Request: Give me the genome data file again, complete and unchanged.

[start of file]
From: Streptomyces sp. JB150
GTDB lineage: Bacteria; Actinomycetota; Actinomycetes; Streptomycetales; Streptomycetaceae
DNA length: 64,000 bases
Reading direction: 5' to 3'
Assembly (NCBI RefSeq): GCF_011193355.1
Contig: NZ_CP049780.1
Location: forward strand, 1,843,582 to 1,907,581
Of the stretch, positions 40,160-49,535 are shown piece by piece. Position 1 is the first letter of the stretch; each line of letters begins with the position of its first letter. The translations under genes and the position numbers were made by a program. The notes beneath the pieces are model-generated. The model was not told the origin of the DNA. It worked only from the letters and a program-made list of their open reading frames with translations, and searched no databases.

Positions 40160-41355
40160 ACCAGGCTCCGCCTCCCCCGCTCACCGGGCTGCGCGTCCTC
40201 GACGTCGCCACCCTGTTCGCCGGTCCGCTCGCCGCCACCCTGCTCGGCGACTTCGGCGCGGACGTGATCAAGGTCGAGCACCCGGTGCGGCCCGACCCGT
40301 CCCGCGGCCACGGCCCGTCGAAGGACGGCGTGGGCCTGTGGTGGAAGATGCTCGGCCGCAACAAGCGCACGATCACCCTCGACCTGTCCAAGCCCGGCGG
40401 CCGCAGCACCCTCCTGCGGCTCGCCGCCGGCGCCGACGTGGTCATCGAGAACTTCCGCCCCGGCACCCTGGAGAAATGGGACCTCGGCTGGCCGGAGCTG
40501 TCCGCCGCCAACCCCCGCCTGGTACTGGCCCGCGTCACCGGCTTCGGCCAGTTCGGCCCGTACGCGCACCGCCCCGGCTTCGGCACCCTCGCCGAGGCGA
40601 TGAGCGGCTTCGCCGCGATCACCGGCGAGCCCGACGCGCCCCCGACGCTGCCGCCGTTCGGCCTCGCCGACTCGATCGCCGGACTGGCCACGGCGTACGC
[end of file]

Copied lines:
From: Streptomyces sp. JB150
GTDB lineage: Bacteria; Actinomycetota; Actinomycetes; Streptomycetales; Streptomycetaceae
DNA length: 64,000 bases
Reading direction: 5' to 3'
Assembly (NCBI RefSeq): GCF_011193355.1
Contig: NZ_CP049780.1
Location: forward strand, 1,843,582 to 1,907,581
Of the stretch, positions 40,160-49,535 are shown piece by piece. Position 1 is the first letter of the stretch; each line of letters begins with the position of its first letter. The translations under genes and the position numbers were made by a program. The notes beneath the pieces are model-generated. The model was not told the origin of the DNA. It worked only from the letters and a program-made list of their open reading frames with translations, and searched no databases.

Positions 40160-41355
40160 ACCAGGCTCCGCCTCCCCCGCTCACCGGGCTGCGCGTCCTC
40201 GACGTCGCCACCCTGTTCGCCGGTCCGCTCGCCGCCACCCTGCTCGGCGACTTCGGCGCGGACGTGATCAAGGTCGAGCACCCGGTGCGGCCCGACCCGT
40301 CCCGCGGCCACGGCCCGTCGAAGGACGGCGTGGGCCTGTGGTGGAAGATGCTCGGCCGCAACAAGCGCACGATCACCCTCGACCTGTCCAAGCCCGGCGG
40401 CCGCAGCACCCTCCTGCGGCTCGCCGCCGGCGCCGACGTGGTCATCGAGAACTTCCGCCCCGGCACCCTGGAGAAATGGGACCTCGGCTGGCCGGAGCTG
40501 TCCGCCGCCAACCCCCGCCTGGTACTGGCCCGCGTCACCGGCTTCGGCCAGTTCGGCCCGTACGCGCACCGCCCCGGCTTCGGCACCCTCGCCGAGGCGA
40601 TGAGCGGCTTCGCCGCGATCACCGGCGAGCCCGACGCGCCCCCGACGCTGCCGCCGTTCGGCCTCGCCGACTCGATCGCCGGACTGGCCACGGCGTACGC